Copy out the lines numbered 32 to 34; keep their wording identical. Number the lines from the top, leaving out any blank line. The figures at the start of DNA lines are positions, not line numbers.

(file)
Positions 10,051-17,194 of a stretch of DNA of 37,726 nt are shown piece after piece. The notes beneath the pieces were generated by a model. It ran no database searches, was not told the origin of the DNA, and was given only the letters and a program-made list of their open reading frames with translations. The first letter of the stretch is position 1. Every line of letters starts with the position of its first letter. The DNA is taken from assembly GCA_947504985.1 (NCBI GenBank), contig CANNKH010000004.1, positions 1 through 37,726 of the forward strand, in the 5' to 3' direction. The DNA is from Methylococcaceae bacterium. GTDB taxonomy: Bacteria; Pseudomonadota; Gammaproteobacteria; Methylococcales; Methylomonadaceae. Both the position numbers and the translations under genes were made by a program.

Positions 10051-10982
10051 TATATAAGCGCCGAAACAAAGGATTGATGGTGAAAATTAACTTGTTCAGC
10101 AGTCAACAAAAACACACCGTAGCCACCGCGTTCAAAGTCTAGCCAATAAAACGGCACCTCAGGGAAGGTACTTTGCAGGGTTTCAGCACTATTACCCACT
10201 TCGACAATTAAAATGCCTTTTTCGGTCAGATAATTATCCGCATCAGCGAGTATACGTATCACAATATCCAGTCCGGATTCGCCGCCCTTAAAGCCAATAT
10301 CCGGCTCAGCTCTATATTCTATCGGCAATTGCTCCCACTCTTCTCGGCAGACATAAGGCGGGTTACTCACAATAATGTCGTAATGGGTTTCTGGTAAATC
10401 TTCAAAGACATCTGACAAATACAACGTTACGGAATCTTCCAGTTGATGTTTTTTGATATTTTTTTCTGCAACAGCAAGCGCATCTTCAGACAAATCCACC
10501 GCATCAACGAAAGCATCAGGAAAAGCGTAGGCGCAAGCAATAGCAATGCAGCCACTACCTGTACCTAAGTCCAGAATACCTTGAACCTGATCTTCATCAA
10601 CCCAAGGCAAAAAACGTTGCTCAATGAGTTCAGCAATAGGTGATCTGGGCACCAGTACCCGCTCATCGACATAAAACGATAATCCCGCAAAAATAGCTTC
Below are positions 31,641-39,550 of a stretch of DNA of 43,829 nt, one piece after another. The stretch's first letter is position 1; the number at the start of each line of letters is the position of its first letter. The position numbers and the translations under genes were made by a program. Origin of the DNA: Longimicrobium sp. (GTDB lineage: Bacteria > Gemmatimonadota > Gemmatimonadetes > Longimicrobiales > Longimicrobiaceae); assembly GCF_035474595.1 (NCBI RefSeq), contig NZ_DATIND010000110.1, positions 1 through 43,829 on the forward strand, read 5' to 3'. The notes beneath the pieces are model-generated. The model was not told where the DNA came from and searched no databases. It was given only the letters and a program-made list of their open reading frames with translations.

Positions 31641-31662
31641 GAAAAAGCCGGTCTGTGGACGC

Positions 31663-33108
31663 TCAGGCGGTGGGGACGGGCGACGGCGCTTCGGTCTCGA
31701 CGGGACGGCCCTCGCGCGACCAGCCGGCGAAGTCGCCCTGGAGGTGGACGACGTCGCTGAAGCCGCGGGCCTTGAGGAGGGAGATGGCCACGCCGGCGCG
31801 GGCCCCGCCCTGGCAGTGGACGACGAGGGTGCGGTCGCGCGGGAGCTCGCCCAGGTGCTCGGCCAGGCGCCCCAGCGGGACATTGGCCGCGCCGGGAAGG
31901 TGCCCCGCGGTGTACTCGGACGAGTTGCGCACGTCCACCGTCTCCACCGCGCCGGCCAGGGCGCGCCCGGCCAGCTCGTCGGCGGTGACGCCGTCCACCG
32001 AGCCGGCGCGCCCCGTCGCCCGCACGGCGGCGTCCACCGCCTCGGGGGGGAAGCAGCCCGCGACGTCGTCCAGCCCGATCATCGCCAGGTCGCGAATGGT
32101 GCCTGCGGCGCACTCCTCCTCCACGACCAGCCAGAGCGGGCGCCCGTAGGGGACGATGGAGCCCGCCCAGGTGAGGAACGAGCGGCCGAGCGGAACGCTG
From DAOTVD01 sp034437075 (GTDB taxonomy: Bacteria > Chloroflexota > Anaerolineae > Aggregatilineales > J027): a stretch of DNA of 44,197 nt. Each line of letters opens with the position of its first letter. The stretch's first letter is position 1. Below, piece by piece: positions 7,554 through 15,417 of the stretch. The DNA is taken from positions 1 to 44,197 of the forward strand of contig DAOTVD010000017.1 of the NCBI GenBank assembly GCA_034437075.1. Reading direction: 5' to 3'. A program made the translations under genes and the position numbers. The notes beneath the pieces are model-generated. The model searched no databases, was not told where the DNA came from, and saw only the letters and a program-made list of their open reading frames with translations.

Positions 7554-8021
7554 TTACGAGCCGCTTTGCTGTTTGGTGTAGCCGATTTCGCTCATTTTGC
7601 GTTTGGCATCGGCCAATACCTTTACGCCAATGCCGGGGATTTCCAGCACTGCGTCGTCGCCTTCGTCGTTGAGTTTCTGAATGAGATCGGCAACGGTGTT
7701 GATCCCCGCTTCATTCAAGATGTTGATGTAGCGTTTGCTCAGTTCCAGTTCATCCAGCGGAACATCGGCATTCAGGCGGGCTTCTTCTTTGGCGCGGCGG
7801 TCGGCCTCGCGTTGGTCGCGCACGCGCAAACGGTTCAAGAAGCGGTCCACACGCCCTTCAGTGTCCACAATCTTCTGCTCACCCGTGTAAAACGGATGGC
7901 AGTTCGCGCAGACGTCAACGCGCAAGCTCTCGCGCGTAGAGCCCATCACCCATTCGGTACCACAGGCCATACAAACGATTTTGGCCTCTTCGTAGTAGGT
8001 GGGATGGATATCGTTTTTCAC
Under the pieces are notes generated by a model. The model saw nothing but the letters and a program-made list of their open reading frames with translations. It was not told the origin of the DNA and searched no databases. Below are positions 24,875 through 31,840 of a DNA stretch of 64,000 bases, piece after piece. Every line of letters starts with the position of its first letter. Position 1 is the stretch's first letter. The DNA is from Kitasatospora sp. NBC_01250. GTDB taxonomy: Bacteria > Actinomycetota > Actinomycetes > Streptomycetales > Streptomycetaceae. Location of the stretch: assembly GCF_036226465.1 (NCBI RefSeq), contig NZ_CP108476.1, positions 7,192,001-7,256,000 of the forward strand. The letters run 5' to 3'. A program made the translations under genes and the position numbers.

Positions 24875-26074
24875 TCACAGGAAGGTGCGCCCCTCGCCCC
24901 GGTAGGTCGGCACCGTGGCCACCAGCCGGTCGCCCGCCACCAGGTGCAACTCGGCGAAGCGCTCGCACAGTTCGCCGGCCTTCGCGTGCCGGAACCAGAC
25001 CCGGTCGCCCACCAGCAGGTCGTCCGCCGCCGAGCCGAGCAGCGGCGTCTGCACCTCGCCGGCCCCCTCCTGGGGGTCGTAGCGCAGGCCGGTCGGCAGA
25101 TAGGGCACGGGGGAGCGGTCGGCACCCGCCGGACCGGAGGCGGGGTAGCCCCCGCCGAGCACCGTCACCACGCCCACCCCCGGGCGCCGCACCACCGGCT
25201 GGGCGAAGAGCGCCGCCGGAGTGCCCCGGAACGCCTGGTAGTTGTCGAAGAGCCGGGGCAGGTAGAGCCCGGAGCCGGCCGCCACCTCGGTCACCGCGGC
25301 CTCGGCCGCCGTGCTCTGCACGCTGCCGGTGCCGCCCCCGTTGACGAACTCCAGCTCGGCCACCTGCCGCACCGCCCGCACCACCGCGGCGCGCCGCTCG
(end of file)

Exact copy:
25001 CCGGTCGCCCACCAGCAGGTCGTCCGCCGCCGAGCCGAGCAGCGGCGTCTGCACCTCGCCGGCCCCCTCCTGGGGGTCGTAGCGCAGGCCGGTCGGCAGA
25101 TAGGGCACGGGGGAGCGGTCGGCACCCGCCGGACCGGAGGCGGGGTAGCCCCCGCCGAGCACCGTCACCACGCCCACCCCCGGGCGCCGCACCACCGGCT
25201 GGGCGAAGAGCGCCGCCGGAGTGCCCCGGAACGCCTGGTAGTTGTCGAAGAGCCGGGGCAGGTAGAGCCCGGAGCCGGCCGCCACCTCGGTCACCGCGGC